PCB for the ATMega8515 / FT232RL based Gameboy Cart Flasher & some mods to make it work easily under MacOS
We needed to write a small text-based game, like Zork, for the gameboy. We wanted it to run on the original hardware and look like an original cartridge.
In order to flash a cartridge, you need to either mod an existing one by removing the ROM and replacing it with your own flash, but since the software was pretty simple, I figured I should make a PCB for a 32K flash that could be assembled easily. We had to make around 10 copies in a limited time.
One of the simplest and most used Gameboy Cart Flasher is the one designed by Kraku & Chroost. The schematics and software can be found on the awesome website maintained by Reiner Ziegler.
What you'll find in this repo are the eagle files ready to be sent to a fab house (I used elecrow), plus some instructions and a modified software to make it run easily on MacOS.
Full BOM can be found on Mouser :
notes on PCBs
The Gameboy Cartridge connector can be taken from a broken gameboy, but the easiest way to get one is to buy a Nintendo DS GBA Slot connector and cutting some little plastic tabs in order to get the original GB cartridges to fit.
In order to fit, the PCB for the cartridge needs to be 0.8mm thick, so be careful when ordering to check that your fab house can make it.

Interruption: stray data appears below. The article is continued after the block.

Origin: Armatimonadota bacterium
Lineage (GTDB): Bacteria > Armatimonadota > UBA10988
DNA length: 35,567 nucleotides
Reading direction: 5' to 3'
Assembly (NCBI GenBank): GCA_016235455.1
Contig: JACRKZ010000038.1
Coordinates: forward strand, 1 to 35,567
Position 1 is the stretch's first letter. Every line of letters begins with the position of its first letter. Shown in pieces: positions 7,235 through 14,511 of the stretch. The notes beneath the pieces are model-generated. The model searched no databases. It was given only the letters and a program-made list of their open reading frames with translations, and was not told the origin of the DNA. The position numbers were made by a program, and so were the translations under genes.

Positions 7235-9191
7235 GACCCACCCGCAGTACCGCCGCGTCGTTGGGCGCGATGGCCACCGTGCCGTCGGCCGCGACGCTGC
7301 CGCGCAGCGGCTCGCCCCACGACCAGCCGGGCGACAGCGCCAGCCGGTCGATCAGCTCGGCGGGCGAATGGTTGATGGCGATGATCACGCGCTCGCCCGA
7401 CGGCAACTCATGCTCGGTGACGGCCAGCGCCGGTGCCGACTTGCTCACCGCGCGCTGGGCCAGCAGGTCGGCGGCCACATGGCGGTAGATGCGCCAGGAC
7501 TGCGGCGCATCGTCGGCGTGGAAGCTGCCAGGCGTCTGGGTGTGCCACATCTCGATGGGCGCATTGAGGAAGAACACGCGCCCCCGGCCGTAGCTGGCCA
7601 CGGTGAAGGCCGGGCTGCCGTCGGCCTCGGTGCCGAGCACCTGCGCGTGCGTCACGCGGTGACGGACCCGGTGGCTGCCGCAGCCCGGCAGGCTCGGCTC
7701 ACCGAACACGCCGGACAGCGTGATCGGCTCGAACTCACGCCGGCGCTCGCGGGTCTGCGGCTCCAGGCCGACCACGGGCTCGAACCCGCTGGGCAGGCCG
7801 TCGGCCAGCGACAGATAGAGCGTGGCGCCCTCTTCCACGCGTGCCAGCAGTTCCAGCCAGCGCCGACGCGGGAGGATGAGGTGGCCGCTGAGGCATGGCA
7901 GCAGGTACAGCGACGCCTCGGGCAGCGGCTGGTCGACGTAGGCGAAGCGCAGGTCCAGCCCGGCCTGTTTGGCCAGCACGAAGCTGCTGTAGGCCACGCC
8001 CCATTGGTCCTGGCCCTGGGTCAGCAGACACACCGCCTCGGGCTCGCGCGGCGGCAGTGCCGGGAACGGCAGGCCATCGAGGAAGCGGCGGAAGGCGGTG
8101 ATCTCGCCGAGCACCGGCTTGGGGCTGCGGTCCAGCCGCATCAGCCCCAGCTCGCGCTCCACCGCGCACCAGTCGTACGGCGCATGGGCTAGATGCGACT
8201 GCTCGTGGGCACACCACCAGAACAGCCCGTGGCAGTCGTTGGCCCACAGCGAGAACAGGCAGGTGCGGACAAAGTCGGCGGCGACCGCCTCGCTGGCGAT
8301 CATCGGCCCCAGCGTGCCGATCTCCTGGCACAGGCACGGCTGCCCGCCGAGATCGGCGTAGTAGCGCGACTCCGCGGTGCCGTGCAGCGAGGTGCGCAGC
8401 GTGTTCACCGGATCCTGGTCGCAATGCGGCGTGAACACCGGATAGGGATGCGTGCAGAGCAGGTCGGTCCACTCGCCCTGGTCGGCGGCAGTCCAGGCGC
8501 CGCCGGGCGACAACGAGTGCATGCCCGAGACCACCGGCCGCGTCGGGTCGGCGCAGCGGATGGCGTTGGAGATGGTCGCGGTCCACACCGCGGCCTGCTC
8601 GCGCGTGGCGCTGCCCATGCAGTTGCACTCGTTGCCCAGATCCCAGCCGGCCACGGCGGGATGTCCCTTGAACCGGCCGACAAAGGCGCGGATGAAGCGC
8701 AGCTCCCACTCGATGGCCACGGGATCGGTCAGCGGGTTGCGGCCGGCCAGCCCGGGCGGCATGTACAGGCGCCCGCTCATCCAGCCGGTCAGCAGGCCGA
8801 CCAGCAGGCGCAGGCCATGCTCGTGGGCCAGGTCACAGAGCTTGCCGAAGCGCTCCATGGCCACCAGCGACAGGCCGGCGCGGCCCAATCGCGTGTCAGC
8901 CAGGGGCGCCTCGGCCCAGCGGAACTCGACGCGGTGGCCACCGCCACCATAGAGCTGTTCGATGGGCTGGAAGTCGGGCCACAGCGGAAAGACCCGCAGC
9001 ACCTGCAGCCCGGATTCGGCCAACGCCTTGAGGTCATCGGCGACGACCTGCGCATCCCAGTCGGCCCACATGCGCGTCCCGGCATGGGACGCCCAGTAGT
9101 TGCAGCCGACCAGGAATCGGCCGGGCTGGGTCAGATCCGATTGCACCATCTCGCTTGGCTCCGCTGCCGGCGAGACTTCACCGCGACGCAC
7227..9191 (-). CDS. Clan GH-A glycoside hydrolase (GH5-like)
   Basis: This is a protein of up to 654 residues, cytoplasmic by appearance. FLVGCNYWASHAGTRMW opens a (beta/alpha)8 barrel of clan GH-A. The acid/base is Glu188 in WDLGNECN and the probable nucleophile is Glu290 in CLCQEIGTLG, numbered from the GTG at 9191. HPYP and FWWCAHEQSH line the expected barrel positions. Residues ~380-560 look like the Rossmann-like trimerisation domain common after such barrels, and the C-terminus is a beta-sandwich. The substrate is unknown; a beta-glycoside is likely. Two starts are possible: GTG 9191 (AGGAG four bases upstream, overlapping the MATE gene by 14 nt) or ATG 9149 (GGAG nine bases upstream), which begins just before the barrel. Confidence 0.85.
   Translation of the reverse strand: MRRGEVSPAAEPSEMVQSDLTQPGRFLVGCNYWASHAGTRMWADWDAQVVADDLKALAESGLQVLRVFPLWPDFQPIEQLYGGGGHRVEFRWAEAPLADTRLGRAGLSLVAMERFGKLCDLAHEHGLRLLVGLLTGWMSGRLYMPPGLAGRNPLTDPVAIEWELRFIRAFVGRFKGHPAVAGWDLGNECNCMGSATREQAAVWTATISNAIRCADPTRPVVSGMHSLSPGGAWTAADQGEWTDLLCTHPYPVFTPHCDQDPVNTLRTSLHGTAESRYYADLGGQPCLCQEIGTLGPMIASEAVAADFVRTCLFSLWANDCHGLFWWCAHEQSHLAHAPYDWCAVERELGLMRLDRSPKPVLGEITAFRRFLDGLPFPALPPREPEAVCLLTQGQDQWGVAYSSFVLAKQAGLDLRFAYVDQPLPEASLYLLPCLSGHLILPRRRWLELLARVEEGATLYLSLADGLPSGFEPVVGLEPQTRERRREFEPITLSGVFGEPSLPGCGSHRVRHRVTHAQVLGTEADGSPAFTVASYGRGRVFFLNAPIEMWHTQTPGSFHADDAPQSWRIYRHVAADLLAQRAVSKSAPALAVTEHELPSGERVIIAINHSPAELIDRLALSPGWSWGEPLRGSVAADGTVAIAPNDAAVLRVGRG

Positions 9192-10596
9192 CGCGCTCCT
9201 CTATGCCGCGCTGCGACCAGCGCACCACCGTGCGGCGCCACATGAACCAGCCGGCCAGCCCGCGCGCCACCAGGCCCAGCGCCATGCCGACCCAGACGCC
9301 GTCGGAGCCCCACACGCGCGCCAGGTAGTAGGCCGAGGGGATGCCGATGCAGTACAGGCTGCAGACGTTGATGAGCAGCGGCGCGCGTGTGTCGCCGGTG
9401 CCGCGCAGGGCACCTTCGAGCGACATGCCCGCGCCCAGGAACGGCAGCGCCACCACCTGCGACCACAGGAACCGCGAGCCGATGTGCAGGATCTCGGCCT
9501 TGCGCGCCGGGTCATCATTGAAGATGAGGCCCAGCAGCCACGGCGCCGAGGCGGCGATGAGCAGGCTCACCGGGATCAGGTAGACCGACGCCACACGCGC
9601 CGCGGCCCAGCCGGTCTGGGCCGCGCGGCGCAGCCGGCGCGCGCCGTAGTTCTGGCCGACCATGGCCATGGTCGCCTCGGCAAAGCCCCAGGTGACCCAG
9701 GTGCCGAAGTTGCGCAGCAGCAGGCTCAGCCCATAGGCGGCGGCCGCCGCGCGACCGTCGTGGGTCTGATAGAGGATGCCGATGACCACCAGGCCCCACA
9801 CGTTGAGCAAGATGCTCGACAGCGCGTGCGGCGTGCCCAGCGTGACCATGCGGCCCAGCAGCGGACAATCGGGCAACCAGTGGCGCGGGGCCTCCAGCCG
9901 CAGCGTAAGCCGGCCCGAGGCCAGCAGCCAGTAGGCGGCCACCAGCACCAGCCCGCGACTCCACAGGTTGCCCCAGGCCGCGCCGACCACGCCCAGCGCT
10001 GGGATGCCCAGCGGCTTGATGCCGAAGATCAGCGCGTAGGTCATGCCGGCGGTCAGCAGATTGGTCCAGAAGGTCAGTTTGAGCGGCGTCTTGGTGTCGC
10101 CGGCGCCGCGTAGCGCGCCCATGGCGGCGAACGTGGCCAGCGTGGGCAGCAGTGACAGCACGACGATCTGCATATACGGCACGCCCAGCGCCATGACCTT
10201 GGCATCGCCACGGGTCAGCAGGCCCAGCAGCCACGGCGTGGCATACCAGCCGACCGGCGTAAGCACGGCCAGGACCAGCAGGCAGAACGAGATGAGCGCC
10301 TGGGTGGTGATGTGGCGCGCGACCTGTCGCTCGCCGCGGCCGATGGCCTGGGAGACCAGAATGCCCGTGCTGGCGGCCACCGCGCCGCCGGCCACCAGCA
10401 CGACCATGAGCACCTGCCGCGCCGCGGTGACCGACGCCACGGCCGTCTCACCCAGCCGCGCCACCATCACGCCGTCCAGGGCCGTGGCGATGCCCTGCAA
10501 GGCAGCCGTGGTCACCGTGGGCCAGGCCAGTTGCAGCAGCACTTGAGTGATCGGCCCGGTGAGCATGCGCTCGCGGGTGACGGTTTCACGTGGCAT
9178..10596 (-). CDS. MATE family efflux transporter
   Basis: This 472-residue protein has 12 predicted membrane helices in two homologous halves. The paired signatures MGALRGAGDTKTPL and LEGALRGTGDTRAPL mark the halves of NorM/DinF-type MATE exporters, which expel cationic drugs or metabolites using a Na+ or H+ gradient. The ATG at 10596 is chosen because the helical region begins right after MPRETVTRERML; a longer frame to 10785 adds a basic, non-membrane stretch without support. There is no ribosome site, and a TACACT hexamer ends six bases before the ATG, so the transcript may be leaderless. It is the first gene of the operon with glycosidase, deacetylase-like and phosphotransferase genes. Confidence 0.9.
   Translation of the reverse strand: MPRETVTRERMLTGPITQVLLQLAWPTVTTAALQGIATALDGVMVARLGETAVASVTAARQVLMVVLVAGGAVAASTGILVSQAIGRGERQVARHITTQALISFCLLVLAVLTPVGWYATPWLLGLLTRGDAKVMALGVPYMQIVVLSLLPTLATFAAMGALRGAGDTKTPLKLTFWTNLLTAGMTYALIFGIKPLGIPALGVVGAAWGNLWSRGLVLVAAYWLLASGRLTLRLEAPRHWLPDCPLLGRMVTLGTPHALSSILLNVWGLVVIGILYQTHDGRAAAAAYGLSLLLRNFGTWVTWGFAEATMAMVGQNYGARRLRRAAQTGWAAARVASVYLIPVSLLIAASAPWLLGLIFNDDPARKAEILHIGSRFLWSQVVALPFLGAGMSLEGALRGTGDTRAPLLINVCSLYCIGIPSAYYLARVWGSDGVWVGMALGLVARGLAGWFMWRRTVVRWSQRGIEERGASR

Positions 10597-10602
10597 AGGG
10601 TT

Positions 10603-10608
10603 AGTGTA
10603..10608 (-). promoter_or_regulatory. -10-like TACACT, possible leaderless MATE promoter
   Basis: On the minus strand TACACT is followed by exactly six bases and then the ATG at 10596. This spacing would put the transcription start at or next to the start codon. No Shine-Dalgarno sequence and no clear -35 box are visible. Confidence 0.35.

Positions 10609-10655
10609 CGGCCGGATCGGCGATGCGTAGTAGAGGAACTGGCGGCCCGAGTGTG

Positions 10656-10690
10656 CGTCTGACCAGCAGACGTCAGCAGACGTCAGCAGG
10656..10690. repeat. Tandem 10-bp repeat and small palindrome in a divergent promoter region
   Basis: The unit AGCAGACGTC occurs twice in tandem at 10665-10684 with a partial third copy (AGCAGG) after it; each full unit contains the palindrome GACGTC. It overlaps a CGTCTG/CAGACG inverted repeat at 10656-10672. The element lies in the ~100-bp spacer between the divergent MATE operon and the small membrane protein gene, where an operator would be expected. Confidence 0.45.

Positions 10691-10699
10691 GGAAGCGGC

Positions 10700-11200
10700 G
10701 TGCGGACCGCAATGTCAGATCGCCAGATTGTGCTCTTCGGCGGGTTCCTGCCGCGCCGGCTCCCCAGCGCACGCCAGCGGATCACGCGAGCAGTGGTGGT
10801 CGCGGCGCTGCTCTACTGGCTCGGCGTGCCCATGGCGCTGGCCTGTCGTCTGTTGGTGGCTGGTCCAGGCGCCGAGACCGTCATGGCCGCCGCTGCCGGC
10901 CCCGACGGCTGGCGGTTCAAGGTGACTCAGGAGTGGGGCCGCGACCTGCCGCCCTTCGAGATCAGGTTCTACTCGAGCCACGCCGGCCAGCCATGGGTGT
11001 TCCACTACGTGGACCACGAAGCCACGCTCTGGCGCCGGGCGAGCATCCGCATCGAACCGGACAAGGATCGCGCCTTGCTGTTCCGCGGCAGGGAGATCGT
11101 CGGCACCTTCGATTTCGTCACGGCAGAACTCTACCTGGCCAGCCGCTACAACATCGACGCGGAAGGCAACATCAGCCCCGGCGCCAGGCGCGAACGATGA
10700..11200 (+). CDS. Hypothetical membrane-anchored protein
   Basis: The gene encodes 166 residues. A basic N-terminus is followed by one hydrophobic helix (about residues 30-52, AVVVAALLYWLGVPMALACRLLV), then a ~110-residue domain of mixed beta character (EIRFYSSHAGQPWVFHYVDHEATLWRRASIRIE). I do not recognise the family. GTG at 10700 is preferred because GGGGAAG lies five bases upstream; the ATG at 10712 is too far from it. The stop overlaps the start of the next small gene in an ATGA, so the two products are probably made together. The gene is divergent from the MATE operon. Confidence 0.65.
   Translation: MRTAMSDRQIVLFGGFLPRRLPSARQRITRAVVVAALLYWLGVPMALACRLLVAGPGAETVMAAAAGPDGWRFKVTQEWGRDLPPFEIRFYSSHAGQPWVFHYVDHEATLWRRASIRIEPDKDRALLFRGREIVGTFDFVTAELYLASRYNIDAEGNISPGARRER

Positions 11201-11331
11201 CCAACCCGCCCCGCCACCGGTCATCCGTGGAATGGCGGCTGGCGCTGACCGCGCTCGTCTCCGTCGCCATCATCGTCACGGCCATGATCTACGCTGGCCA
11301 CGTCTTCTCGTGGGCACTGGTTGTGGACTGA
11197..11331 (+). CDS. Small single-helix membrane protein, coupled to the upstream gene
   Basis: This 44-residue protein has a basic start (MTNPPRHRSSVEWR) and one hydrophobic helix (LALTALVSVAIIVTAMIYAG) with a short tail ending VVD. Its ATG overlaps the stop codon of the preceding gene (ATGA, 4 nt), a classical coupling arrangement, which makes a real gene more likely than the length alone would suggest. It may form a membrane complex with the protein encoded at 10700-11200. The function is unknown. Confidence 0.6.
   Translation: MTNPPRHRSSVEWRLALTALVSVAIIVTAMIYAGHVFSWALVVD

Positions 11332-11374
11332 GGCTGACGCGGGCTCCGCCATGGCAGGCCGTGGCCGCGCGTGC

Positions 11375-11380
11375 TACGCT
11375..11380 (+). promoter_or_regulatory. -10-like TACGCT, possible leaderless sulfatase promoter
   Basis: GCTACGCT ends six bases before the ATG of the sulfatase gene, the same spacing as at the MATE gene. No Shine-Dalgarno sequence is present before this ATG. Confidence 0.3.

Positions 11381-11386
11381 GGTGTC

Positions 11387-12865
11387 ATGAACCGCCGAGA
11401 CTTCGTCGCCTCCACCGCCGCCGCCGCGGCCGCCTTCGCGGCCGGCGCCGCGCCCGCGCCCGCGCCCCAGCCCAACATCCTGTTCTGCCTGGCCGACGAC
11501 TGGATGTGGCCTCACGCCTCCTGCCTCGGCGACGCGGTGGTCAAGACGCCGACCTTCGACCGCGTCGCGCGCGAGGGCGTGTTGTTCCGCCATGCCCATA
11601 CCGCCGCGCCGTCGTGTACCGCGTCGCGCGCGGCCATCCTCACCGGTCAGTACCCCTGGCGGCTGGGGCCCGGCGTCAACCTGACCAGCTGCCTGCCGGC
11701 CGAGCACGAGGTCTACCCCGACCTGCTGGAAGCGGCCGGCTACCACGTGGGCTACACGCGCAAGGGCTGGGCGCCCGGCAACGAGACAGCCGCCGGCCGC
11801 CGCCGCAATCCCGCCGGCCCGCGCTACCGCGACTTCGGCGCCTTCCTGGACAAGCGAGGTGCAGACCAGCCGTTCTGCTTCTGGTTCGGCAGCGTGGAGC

programming the flasher
To program the ATmega8515, you'll need an ICSP programmer for AVR chips. I used an USBasp clone.
Using avrdude, fuses need to be set as low 0x1F and high 0xc9
avrdude -P usb -c usbasp -p ATmega8515 -qq -B 8 -U lfuse:w:0x1f:m -U hfuse:w:0xc9:m
I programmed my flasher using the .hex file found here. Be careful to flash the USB version.
avrdude -P usb -c usbasp -p ATmega8515 -qq -B 8 -U flash:w:gbcf-fw-2.1-usb.hex
The firmware has been rewritten in C in 2015 by Tauwasser, but I haven't tested that version personally.
libftdi, kext and MacOS
On MacOS, when you plug the flasher, the OS loads one or more kexts to act as drivers for the hardware. Those kexts are AppleUSBFTDI and, if you installed the FTDI VCP drivers, FTDIUSBSerialDriver.kext.
The host software uses libftdi to talk to the flasher, and those kexts are locking the USB port we need.
An easy solution is to unload the kexts before launching the host software :
sudo kextunload /System/Library/Extensions/AppleUSBFTDI.kext/ sudo kextunload /System/Library/Extensions/FTDIUSBSerialDriver.kext/ sudo kextunload /Library/Extensions/FTDIUSBSerialDriver.kext/
But it's cumbersome, and I always forget that step...
Since kexts are loaded according to the USB VID / PID, we changed the VID / PID / Description of the FT232 chip using FT_Prog under Windows. Changing to those exacts values is required if you want to use the host software provided since they are hard-coded for the time being.
Product Description : gbcflsh VID : 1209 PID : 6BCF
Those IDs are provided by the awesome pid.codes project.
By changing the IDs, MacOS no longer tries to load the AppleUSBFTDI & FTDIUSBSerialDriver kexts, and libftdi can do its work.
On mac, you'll need to install Qt4 & libftdi :
brew tap cartr/qt4 brew install cartr/qt4/qt libftdi
Then, in the gbcflsh_1.1_libftdi folder :
qmake && make
You should find a gbcflsh.app in the release folder.